Sheikh Baha’i Introduction
Baha’ al‐Din Muḥammad ibn Ḥusaynn Ameli, known as Sheikh Baha’i, is a famous scientist of the Safavid period. At the age of ten, Baha al-Din came to Iran with his father, one of the great scholars of the Levant, and after graduating, he became the Shaykh al-Islam of Isfahan. He set out for Hajj in 1583 and traveled to many Islamic lands; After four years, he returned to Iran as a dervish. Sheikh Baha’i was a famous poet, astronomer, mathematician, mystic, historian, and scientist of the tenth and eleventh centuries A.H in philosophy, logic, astronomy, and mathematics.
Sheikh Baha’i Beliefs
He was a man who detested boasting and pretending; He always spoke about justice and fairness and acted like the righteous, Sheikh Bahaee was always by the side of the people everywhere, served the people of God. He also trained students who, in turn, were among the prominent figures of Persian science and literature. He died in Isfahan in 1652; according to his will, his body was buried in Mashhad, near the eighth Shia Imam’s shrine.
Sheikh Baha’i’s Poems
The best source for compiling Sheikh Baha’i’s poems is Kashkul (The beggar’s bowl), to the extent that some scholars believe that the attribution of poems not found in Kashkul does not belong to Baha’i. He has created outstanding works on prose and poetry and is also familiar with the Turkish language. The Persian poems of this great poet mainly include Masnavi, Ghazals, and quatrains.
Sheikh Baha’i’s famous Masnavi in Persian are:
- The Nan va Halva (Bread and sweets), this Masnavi, as its name suggests, was composed during the Hajj and on the rhythm of Rumi’s Masnavi, also guarantees verses from the Masnavi.
- Nan va Panir (Bread and cheese) are also on the rhythm of Rumi’s Masnavi; it is the Sheikh Baha’i’s closest to Rumi’s Masnavi in terms of content and language.
- Shir va Shekar (Milk and sugar), which is full of passion, despite being short, is full of teachings and sermons with an epic tone.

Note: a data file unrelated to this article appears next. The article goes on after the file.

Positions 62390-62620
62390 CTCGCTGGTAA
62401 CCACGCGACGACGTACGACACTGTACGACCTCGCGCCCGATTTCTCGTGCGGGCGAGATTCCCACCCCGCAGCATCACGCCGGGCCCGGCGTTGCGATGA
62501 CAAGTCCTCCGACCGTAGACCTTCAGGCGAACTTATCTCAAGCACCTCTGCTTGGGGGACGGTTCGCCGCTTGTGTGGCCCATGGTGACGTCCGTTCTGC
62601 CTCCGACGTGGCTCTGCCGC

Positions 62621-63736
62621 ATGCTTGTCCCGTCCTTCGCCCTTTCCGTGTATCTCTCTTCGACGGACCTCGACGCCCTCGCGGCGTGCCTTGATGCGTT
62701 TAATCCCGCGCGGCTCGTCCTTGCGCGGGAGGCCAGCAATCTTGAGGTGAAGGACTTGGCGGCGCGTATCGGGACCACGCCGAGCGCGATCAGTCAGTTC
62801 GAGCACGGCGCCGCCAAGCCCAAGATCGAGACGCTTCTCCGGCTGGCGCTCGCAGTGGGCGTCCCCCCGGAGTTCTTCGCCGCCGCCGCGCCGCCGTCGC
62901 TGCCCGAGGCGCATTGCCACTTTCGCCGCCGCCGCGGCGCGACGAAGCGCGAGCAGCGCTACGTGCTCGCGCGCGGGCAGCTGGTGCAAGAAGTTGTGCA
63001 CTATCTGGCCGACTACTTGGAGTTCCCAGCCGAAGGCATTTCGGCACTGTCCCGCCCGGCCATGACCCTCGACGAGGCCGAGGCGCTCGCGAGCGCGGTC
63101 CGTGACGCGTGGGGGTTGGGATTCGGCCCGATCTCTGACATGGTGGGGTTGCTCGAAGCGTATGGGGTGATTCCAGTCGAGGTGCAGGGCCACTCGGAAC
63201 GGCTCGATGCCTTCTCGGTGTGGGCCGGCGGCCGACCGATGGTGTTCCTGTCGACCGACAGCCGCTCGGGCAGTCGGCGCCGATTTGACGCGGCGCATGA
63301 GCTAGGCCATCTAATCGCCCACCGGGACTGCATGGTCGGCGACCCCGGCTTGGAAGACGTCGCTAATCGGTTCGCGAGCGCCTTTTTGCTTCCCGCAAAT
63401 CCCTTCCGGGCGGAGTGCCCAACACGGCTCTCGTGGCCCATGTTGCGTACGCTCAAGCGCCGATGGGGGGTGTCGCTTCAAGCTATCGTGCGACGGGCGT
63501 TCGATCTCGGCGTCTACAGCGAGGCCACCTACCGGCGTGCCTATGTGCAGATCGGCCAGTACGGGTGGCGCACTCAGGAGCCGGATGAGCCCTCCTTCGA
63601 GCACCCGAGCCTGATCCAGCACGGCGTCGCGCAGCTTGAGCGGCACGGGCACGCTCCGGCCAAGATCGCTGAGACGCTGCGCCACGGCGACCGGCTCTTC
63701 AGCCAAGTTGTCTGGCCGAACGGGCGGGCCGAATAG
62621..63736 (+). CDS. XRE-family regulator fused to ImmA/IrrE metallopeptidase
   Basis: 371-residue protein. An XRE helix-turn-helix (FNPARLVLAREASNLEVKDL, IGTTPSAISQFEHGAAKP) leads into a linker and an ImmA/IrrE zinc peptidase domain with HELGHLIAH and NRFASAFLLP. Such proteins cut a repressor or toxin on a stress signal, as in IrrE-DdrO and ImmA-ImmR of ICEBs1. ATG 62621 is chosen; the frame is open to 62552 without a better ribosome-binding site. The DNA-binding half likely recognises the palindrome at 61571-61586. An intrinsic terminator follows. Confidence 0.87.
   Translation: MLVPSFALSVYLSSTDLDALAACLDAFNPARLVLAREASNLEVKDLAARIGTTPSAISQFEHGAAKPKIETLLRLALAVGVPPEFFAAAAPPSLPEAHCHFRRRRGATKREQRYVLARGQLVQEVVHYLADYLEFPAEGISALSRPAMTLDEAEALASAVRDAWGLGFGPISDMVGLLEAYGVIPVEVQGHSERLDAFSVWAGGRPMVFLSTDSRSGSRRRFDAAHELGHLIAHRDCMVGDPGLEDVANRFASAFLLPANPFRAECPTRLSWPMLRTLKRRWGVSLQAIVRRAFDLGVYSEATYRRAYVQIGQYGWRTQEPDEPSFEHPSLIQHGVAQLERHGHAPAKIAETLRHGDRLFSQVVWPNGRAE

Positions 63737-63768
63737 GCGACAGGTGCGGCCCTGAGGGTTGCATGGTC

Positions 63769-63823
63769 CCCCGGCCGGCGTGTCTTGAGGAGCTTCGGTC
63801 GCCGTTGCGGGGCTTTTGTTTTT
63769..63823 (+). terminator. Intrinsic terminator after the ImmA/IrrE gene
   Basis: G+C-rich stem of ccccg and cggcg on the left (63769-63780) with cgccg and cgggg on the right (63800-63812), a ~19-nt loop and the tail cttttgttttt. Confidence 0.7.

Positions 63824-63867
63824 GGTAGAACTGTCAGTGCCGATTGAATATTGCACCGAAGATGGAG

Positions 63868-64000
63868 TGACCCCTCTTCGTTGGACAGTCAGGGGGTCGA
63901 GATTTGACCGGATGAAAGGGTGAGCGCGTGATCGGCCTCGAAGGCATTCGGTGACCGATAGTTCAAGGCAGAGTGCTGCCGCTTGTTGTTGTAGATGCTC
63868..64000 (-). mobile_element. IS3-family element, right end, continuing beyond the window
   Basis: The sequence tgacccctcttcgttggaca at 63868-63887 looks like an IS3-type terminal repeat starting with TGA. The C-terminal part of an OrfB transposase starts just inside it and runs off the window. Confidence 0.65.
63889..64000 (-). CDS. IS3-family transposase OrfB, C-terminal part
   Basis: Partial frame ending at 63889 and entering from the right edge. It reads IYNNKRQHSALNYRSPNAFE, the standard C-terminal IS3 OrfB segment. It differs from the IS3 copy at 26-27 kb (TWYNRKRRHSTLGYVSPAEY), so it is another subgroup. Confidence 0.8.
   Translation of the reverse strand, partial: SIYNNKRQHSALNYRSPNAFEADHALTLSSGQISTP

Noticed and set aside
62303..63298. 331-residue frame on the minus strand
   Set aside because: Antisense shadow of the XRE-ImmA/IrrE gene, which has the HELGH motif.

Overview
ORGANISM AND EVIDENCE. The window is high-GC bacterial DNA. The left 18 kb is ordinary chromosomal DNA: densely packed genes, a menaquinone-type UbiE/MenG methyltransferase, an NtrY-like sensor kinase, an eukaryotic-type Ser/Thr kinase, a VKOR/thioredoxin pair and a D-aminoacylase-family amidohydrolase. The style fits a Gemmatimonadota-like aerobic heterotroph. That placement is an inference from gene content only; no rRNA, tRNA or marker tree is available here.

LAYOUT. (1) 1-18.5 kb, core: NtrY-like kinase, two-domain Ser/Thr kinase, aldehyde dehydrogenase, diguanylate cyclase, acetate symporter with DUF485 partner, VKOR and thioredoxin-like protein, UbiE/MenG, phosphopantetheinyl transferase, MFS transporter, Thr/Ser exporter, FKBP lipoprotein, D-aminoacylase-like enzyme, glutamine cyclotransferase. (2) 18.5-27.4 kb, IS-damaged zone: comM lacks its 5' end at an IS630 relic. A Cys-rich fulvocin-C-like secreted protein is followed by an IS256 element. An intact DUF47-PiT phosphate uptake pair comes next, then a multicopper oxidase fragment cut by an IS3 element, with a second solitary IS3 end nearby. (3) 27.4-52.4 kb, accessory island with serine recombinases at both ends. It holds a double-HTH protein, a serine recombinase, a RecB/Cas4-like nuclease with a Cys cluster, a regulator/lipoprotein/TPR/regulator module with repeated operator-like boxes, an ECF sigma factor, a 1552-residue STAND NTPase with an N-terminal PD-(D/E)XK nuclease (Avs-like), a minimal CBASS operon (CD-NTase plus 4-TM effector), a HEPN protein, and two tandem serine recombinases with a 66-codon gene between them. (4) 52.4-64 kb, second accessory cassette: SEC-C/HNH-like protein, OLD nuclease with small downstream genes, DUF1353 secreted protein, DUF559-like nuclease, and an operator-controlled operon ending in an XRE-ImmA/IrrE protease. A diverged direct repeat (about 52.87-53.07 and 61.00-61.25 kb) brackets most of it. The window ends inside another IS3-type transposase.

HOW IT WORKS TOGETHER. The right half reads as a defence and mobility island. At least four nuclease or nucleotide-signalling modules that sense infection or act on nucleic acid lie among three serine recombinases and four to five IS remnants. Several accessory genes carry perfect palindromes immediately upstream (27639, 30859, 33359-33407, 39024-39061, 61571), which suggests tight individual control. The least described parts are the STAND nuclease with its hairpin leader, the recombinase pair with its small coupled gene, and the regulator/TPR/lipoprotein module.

- Masnavis such as Sheikh Abu al-Hasham, Nan va Khorma (bread and dates), and the Secrets of The Great Name have also been attributed to Sheikh Baha’
Baha’i in Arabic is also a skilled and knowledgeable poet; his works have a remarkable place in Arabic literature. His Arabic couplets have enjoyed a lot of fame and tenderness, most of which are in expressing enthusiasm for the pilgrimage of the Infallible.
Regarding the writing style of Sheikh Baha’i, it is noteworthy that he is skilled that his works are without exaggeration. Jame’ Abbasi is the most significant work of Sheikh Baha’i in Persian, which is a new initiative in writing religious texts.
Sheikh Baha’i Scientific and Civil works
Sheikh Baha’i’s skill in mathematics, architecture, and engineering is well-known; one of the most prominent services of the Sheikh bahaee in making Isfahan prosperous is determining the qibla of the Imam Mosque.
The division of Zayandeh-rud River water into Isfahan neighborhoods and villages adjacent to the river, the construction of a thermal bath, known as the Sheikh Baha’i bathhouse, and the design of the Monar Jonban, which is still standing, is attributed to him. Furthermore, the design of the Najafabad Plain, known as the Zarrin Kemar aqueduct (one of the largest plains in Iran), the engineering of the Najaf fence (Hesar Najaf), the architecture of the Imam Mosque, and the index of setting religious time (sundial) in the Imam Mosque is attributed to Sheikh Baha’i.
In 2009, which coincided with the Year of Astronomy, UNESCO inscribed Sheikh Baha’i on the list of Iranian dignitaries due to his knowledge of astronomy.